Now that a newcomer has arrived on Dubai’s bus tour scene, we decided it was our duty to put the fledgling Easytour and long-standing local stalwart Big Bus Tour to the test. In order to form an accurate opinion, we ventured out on a Wednesday afternoon and each hopped on our respective buses at 2.30pm to test a two-hour trip. The length of time you stay on the bus is up to you, but the longest non-stop journey is four and a half hours on the Big Bus Tour, and four hours on Easytour.
Easytour: Things are off to a chaotic start at the BurJuman pick-up point for Dubai’s newest bus tour, Easytour.ae, which has been operating since October 2011. Despite the similarities between the company’s logo and that of Stelios’s famous orange budget airline, we’re assured by both the tour guide, Sajid, and the company managing his bookings, Wonder Tours, that the two companies are in no way connected. Hmmm.
Big Bus: Where in the world is my hair tie?’ That’s the first thought that pops into my head (or is rather violently blown in) as we mosey on down Sheikh Zayed Road on Dubai’s open-topped double-decker Big Bus. Hair flailing like Fabio’s, I suck in my stomach and try to wrap my cardigan around myself twice to keep warm. It doesn’t work. But my brief fling with frostbite is soon overshadowed by the city’s sights. After embarking at Mall of the Emirates on the blue route (which travels down Sheikh Zayed Road to Wafi, then up Beach Road and around the Palm), the sight of a dishevelled sightseer is nothing new to the rugged passengers already occupying seats on the top level. It’s at this point that I realise why there is a no-food policy on the bus: it’s to prevent you from unintentionally sharing your lunch with the person behind you… and those behind them.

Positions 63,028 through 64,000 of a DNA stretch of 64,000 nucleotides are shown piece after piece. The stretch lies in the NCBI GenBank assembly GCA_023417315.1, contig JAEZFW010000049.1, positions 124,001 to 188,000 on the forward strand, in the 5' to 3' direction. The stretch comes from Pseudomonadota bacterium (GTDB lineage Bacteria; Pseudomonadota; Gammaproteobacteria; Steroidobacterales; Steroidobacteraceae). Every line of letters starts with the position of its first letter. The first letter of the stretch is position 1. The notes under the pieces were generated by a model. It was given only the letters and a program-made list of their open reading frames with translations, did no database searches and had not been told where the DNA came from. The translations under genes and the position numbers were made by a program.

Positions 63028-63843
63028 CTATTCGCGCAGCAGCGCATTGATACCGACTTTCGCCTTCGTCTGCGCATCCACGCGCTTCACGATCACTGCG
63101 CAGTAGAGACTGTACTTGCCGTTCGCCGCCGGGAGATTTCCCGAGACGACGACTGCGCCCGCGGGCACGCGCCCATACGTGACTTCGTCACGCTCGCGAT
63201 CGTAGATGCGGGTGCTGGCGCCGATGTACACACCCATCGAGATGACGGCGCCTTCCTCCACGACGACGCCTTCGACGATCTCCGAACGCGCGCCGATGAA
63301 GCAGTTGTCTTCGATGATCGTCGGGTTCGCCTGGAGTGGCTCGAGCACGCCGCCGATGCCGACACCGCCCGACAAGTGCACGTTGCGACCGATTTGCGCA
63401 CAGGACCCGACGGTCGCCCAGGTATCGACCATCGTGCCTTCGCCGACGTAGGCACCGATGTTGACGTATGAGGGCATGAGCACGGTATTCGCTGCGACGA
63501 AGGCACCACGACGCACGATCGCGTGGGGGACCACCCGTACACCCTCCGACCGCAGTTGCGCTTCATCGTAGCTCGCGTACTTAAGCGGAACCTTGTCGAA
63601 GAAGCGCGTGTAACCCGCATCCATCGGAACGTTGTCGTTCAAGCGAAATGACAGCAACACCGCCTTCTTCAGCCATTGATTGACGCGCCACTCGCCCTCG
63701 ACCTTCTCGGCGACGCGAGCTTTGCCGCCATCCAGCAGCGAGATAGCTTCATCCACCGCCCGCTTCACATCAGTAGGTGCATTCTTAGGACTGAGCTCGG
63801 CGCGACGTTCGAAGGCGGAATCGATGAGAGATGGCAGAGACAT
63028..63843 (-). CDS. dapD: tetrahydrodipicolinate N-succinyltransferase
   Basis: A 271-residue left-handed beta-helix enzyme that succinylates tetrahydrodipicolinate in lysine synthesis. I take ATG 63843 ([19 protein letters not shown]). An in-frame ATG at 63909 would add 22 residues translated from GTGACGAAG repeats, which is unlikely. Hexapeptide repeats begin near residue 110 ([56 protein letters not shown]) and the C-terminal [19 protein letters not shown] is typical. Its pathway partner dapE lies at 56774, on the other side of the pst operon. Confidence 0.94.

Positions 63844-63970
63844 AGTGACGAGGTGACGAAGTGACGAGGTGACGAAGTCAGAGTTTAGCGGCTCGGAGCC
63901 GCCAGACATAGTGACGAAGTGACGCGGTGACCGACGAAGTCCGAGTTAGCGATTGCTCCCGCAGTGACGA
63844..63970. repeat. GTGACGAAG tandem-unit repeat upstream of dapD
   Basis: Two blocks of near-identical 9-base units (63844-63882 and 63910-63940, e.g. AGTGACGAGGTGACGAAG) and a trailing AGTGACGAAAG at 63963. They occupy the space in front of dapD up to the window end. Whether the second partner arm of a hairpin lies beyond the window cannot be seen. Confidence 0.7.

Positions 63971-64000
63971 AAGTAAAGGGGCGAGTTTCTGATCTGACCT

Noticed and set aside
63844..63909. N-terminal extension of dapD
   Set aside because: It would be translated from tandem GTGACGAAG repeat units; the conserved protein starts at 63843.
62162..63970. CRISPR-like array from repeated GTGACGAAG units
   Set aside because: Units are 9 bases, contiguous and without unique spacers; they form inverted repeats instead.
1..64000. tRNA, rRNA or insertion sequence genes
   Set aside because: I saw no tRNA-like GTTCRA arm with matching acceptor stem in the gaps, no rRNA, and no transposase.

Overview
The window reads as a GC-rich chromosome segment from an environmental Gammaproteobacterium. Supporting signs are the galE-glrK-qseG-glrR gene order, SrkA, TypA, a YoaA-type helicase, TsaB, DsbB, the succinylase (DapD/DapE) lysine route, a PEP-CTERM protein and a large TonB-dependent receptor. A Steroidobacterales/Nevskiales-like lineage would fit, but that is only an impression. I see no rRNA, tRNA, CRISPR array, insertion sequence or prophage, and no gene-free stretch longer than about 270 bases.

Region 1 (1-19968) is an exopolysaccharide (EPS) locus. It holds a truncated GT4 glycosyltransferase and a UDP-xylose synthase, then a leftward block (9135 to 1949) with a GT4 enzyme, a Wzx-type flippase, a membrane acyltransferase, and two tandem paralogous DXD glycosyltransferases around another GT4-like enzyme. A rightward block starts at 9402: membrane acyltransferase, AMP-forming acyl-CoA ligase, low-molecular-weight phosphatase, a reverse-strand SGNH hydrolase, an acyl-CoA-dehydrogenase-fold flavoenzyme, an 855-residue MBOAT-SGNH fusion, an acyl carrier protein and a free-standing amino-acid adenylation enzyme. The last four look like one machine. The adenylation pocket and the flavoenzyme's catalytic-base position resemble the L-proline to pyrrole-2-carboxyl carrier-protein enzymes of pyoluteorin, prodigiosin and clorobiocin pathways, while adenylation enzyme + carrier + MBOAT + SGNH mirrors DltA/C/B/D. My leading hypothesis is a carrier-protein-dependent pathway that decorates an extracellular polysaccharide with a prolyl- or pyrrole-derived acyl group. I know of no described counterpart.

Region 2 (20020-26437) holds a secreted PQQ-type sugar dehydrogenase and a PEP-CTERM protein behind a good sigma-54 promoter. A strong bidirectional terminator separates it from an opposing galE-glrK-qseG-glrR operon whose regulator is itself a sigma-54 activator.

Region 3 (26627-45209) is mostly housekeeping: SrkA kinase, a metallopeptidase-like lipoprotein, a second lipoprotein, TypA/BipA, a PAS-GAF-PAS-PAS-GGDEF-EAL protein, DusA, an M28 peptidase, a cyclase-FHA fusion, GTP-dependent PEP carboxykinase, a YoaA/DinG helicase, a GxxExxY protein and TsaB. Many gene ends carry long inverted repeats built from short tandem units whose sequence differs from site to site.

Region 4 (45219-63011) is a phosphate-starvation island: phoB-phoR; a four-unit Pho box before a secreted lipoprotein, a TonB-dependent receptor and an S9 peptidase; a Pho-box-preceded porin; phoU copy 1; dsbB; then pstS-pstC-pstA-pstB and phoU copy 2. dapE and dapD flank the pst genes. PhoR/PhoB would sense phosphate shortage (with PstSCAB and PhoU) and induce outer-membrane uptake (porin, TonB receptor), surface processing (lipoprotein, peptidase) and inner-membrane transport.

Easytour: Our bus is 45 minutes late for the pick-up, so we’re yet to leave BurJuman mall. It’s a relief when the luminous vehicle finally moves off, but I let out a silent, internal groan when our guide picks up the microphone to introduce himself as ‘Tom Cruise’. On many bus tours (rival Big Bus included), a recorded guide means you can plug in your headphones and choose whether to tune in or not, and no-one tries to engage you in desperate, fumbling banter. No such luck on this trip. Breezing along on the open-topped bus at 3.30pm in the afternoon, the sun warms a cool breeze, but if you’re not wearing sunglasses the wind can be a little overwhelming. Along the way, the dubious fact-dropping begins. ‘We have the smallest history in the world,’ claims Sajid. ‘It only goes back 60 years, when Dubai was a fishing and diving village.’ The first stop is a mere five minutes down the road, at Dubai Museum, where 30 minutes are set aside to enter the museum (tickets are included in the bus tour cost). If you’ve already visited the museum you can instead wander around the nearby souks (old and textile), though during the afternoon tour many of the shops are closed.
Big Bus: By now I’m too absorbed in the sights around me to notice the gale (there’s something liberating about viewing the Burj Khalifa from an open-air moving vehicle). Pre-recorded tour commentary is supplied via the earphones that conveniently plug into the seat in front of me. However, at first attempt I find I have a dodgy connection that makes the commentary sound like a Martian trying to communicate from underwater, so I move seats to get back to earth. Quite impressively, the audio manages to stay in almost exact synchronisation with the landmarks around the city, so it’s easy to understand why the staff are adamant about sticking to the tour schedule (stops are five minutes at the most and you can hop on and off as you please – buses come along every 20 minutes). Conveniently, the man on the voiceover also prompts you to ‘get your camera ready’ for good photo ops. The facts are interesting for first-time tourists as well as residents, and I’m glad to hear the guide explain facts about Islam and UAE national dress. There are a couple of jewels of wisdom that catch my attention: did you know Dubai World Trade Centre was opened by Queen Elizabeth II in 1979, or that Dubai’s pearl trading disintegrated when the crafty Japanese began culturing pearls in the 1930s?